The task ahead for Mr Macron

Tuesday, May 09, 2017

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After a hard-fought campaign, the extremely tough job of governing France will begin on Sunday for new President Emmanuel Macron after he takes the oath of office.Readers who were keeping abreast of the French presidential election will know that Mr Macron, a centrist, defeated the far-right candidate Ms Marine Le Pen 66.1 per cent to 33.9 per cent.

His convincing victory is a clear statement that the majority of the French people do not share the view espoused by Ms Le Pen and other ultra-rightists that France should leave the European Union (EU). It was also a rejection by the majority of her anti-immigrant and anti-globalisation platform.

However, President-elect Macron cannot ignore the fact that an estimated 11 million French nationals voted for Ms Le Pen. He, therefore, has to try his best to convince them that his vision for France is better than his opponent's.

Yesterday, he made a good start in that regard, saying that he has heard “the rage, anxiety and doubt” expressed by many voters. As such, he has vowed to use his five-year term in office to combat “the forces of division that undermine France”.

But, as we said, Mr Macron's job will be extremely difficult mostly because, in order to pursue his political agenda, he will need a majority in the Parliament, where his new political party — En Marche!, formed in April 2016 — does not have a presence.

So, Mr Macron will have to remain in campaign mode for the next few weeks as parliamentary elections are due in June. And, if his party does not benefit from the wave of support that took him to the presidency, Mr Macron will likely be forced to form a coalition.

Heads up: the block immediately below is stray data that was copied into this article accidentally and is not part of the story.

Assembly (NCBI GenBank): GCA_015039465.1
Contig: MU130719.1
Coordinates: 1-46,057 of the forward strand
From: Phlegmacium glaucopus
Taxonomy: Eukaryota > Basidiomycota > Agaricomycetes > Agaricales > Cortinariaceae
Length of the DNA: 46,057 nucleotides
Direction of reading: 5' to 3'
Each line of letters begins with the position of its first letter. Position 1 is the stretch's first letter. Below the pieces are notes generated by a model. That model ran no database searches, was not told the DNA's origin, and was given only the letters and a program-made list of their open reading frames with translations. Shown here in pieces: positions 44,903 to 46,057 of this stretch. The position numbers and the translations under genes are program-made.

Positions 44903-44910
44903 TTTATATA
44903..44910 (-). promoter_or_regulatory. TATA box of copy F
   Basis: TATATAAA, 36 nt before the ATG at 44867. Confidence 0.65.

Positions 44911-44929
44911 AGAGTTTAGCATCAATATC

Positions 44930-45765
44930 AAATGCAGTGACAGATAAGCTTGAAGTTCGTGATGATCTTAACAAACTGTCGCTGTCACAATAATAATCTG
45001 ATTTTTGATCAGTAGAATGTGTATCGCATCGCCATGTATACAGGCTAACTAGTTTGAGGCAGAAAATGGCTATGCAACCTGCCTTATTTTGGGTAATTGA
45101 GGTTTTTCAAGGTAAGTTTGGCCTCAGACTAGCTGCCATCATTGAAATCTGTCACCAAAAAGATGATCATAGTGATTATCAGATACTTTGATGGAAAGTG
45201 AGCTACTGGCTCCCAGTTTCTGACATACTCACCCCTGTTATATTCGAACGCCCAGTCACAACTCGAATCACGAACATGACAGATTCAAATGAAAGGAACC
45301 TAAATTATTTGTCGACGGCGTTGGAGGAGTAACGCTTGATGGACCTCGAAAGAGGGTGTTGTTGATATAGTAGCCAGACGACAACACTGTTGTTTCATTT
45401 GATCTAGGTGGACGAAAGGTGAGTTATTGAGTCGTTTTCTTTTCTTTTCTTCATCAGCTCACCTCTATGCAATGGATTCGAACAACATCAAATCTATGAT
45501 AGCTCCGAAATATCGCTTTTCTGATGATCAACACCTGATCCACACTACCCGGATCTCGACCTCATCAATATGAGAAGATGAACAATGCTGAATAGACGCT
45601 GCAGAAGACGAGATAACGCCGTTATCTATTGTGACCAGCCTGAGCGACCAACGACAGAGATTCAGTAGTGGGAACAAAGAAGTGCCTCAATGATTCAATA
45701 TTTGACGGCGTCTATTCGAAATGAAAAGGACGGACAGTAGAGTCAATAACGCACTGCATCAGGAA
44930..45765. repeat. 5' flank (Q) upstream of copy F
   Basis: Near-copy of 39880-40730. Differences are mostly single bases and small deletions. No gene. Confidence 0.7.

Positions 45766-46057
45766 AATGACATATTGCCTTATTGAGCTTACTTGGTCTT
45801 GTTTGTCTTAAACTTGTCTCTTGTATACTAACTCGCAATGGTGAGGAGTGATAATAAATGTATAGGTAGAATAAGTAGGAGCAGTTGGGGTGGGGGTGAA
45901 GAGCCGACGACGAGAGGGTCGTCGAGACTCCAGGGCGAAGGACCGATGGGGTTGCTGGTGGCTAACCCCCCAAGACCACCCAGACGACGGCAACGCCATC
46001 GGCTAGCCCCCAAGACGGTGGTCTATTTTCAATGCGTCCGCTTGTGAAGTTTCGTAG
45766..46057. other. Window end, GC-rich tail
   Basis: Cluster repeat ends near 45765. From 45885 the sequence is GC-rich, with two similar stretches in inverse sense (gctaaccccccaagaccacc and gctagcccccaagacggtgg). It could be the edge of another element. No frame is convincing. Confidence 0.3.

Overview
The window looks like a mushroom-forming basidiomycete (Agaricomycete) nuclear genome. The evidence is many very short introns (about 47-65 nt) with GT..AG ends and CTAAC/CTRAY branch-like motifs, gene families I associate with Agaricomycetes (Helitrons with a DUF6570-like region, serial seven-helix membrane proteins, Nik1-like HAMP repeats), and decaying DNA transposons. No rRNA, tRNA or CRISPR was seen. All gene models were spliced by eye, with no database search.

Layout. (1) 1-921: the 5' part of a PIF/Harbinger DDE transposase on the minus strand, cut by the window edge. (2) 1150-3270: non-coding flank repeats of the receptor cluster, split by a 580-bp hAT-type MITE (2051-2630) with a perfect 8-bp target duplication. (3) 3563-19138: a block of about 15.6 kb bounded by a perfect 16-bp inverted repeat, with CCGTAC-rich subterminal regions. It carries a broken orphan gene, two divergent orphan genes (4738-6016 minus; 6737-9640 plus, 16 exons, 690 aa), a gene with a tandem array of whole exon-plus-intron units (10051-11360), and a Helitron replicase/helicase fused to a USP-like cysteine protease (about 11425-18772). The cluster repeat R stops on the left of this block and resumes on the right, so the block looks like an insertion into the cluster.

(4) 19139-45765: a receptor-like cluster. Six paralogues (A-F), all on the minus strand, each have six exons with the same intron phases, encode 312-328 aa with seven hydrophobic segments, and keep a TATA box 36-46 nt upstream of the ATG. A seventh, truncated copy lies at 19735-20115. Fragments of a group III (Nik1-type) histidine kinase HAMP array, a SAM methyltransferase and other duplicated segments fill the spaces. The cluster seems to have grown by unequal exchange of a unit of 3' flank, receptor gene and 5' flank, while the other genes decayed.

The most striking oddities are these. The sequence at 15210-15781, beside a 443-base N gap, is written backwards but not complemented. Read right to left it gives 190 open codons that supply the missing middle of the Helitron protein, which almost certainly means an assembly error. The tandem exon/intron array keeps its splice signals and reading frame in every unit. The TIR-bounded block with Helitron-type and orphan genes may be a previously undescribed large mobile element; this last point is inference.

If he is forced down that road, he may experience a bumpy ride in trying to keep one of his main campaign promises, that of cutting 120,000 public sector jobs. Making that type of decision is something that politicians try their best to avoid, as they see each individual as a potential voter for them.

For the time being, though, the wider EU leadership is relieved at the outcome of the French vote.

European Commission President Jean-Claude Juncker is reported to have tweeted, “Happy that the French chose a European future,” while Ms Angela Merkel, the German chancellor, said Mr Macron “carries the hopes of millions of French people, and of many people in Germany and the whole of Europe”.

The weight of that responsibility will likely increase if Ms Le Pen and her National Front party — who have painted the presidential election outcome as a division between “patriots and globalists” — are able to renew themselves and make gains in the parliamentary elections next month.

However, based on what we have read of Mr Macron so far, he is a quick learner and has an ability to survive tough situations. Indeed, Mr Alain Minc, described as a mentor and close associate who advised Mr Macron on his political career, told the BBC in an interview: “He's a cat — you throw him through the window and he manages to fall on his feet.”

Only time will tell whether Mr Macron can successfully navigate the choppy waters in which France now finds itself.




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